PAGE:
Students from Cathedral City High School (CCHS) leave the safety and security of their classroom once every semester in their junior year, to venture throughout the Coachella Valley to discover information about a possible future career.  The students are enrolled in the Health and Environment Academy of Learning (HEAL) at CCHS, a curriculum designed to prepare students for a future career in the healthcare or environmental industries.

At Coachella Valley Water District, students were able to talk to the staff and scientists about where their water comes from, where it goes after they use it and everything in between.  Students explored the lab where their water is tested and asked specific questions about the process and professionals involved.  Over at Vector Control, students delved into the dangers of West Nile Virus and the current techniques used to control the pests that carry the virus.  There was also an opportunity for personal questions and a chance to view equipment.

Students interested in the health care pathway have a wide variety of businesses from which to choose.  Those interested in a future in the health care industry may consider everything from being a nurse or a doctor to the many emerging technical positions available.  Desert Regional Medical Center in Palm Springs hosted students in a few departments, encouraging students to stay focused on their education and to continue pursuing a career that helps others.  Big Horn Radiology and AVID Physical Therapy were similar success stories.  At Big Horn Radiology, the emerging field of cancer detection and treatment enticed those interested in being involved in cutting-edge technology, whereas those students who traveled to AVID Physical Therapy were hoping to meet a local golf or tennis professional and get tips to bring back to class.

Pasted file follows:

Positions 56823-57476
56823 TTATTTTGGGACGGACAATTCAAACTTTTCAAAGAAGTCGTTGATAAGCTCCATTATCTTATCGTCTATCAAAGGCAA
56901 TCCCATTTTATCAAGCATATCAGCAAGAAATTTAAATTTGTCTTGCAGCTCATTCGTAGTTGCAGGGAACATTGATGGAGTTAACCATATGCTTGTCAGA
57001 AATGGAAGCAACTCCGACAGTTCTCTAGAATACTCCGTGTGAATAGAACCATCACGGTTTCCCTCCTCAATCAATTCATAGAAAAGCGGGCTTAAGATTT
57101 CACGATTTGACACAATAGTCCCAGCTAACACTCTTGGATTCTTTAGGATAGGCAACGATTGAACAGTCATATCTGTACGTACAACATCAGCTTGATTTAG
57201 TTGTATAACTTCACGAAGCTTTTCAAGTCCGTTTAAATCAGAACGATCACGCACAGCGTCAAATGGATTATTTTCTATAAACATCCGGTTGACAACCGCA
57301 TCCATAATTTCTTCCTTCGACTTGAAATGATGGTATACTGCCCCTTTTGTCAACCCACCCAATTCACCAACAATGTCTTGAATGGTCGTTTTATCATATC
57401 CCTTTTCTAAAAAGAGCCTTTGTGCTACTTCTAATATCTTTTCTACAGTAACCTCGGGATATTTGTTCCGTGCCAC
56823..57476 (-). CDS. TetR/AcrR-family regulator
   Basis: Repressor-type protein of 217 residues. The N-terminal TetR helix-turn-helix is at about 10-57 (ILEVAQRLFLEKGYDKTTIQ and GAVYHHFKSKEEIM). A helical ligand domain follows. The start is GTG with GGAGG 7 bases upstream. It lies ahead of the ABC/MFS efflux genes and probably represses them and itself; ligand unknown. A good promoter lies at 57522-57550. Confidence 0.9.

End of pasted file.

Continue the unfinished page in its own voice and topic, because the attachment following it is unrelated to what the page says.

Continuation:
Students interested in a dental future had the choice of touring the brand new Loma Linda University School of Dental Hygiene or shadowing Dr. Ellie Love, a skilled Periodontist in Rancho Mirage. These wonderful partners showed our future leaders the importance of oral hygiene and the tools of their trade.

Most importantly, students engaged professionals by asking personal, intimate questions. Students learned a lot about careers they may not have considered. Time spent with family and friends, and compensation and benefits were all topics explored with their mentoring professionals, as each considered their potential future occupation.

Our business partners were also introduced to their future workforce, and had the opportunity to hear the students’ thoughts and ideas about business strategy and digital communication.

Experiences were shared, knowledge was gained, and a meaningful experience was had by all.  As the school year progresses, the students will share these experiences with their colleagues and prepare for their next job shadow opportunity, only a few months away.

If you are interested in hosting students from this health academy, please contact Kyle Bashore, HEAL Teacher, Cathedral City High School at [email protected] or Donna Sturgeon, Director, Work-Based Learning, CVEP at [email protected]

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